Prosecutors will remain on test case
February 25, 2007
Sara Reed, The Coloradoan
Prosecutors handling a Fort Collins medical marijuana case will stay on the case, a judge ruled Monday.
Attorneys for James and Lisa Masters, who face cultivation and distribution charges, asked Chief District Court Judge James Hiatt to remove prosecutors from the case, claiming one of them acted in a way that diminished their chance of a fair trial.
Brian Vicente, a Denver attorney, argued that prosecutor Tom Lynch sneaked into a seminar on defending medical marijuana patients he gave last month.
Vicente said Lynch went to extraordinary measures, not leaving when he realized Vicente was representing the Masterses, to gain information.
Vicente said the actions were improper and warranted the appointment of an outside prosecutor.
During questioning by his colleague Michael Pierson, Lynch said he had no indication that the seminar was exclusively for defense attorneys until he was asked to leave.
Lynch was involved with the early stages of the case but has since been reassigned due to unrelated matters.
Hiatt ruled there was no evidence to support Vicente's request and declined to remove the District Attorney's office from the case.
"You have to be very cynical to think everyone is running around with an agenda and to think this was anything other than an innocent mistake," he said.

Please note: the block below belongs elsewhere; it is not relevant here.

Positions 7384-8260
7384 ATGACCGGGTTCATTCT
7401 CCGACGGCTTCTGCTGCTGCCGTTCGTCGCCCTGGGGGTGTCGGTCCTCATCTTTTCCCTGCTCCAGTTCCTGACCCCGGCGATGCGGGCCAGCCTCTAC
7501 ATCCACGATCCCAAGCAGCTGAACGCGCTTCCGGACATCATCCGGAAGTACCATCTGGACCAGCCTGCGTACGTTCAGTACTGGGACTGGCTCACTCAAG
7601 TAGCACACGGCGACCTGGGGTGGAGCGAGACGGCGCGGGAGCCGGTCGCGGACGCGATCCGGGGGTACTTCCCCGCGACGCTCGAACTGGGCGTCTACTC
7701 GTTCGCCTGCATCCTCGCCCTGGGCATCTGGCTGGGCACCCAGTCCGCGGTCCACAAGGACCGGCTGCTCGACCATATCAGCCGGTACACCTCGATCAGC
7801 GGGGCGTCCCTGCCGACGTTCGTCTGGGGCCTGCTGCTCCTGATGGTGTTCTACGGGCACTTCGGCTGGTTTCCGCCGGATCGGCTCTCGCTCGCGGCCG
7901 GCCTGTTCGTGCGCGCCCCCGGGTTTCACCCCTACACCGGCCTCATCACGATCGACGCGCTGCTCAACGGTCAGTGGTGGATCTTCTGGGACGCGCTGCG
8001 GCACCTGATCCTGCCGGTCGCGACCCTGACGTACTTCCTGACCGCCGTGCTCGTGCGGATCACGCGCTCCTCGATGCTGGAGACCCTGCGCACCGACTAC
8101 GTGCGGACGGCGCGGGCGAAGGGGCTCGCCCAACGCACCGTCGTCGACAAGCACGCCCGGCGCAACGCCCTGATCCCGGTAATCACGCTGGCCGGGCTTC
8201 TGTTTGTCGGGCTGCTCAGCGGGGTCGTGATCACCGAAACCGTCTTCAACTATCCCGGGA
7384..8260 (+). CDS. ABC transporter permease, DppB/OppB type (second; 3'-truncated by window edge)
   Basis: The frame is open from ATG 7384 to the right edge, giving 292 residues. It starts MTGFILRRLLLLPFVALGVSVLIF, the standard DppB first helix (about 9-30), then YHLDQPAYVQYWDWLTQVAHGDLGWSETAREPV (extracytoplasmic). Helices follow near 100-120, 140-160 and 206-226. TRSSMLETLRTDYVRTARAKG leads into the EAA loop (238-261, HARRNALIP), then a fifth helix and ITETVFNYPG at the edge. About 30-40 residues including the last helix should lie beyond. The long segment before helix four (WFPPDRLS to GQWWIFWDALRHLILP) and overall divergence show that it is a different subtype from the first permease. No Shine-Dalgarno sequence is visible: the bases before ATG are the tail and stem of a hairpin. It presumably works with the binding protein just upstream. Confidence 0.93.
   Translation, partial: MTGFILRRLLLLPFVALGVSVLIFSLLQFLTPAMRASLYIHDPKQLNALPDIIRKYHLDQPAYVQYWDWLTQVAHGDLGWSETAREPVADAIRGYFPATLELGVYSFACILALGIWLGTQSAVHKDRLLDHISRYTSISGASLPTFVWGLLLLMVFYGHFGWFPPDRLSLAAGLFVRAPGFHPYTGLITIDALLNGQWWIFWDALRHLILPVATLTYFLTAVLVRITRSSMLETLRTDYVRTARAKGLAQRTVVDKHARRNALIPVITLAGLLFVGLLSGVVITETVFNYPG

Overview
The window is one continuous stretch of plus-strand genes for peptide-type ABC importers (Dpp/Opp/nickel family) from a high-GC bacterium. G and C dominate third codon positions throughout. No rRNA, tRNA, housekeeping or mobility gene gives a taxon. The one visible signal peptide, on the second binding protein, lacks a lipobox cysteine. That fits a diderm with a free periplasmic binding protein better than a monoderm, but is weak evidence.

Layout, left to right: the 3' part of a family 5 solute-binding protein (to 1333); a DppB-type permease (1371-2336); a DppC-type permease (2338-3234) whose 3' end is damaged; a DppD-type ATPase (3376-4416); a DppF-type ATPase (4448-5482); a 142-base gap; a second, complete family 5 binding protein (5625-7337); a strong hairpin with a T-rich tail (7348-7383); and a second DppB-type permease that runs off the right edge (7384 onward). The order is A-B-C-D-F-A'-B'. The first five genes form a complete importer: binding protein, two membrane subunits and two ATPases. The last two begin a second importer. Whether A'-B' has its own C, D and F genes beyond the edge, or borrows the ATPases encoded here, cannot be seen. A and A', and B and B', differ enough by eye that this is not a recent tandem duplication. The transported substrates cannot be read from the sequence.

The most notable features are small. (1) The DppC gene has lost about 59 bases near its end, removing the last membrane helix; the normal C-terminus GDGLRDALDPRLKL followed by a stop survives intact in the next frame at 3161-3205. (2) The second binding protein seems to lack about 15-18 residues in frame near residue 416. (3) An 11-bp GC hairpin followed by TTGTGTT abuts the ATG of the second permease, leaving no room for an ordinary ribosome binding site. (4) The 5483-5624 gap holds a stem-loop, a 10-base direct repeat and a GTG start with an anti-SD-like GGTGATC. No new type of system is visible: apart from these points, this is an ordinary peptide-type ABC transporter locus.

After the hearing, Vicente said he was disappointed by the ruling.
Police arrested the Masterses in August when they checked on the welfare of their children and the officer smelled marijuana. The children were removed from the home but reunited with their parents a few months later.
The couple, who both are medical marijuana users, said the marijuana was for their use as well as use by other medical marijuana patients. The couple said those patients had designated them as caregivers, allowing them to grow medical marijuana for them.
Last year, a judge declined to dismiss the charges because the couple did not have proper state documentation.
The case is being called a test case for the caregiver provision of the medical marijuana amendment.
At the request of prosecutors, Hiatt also issued a reminder that attorneys in the case must abide by the rules of professional conduct, which restrict attorneys from making statements outside the courtroom that could prejudice potential jurors.
Vicente said the request was an attempt to censor him and his clients.
District Attorney Larry Abrahamson said it simply was a request for a reminder to follow the rules by which all attorneys are bound.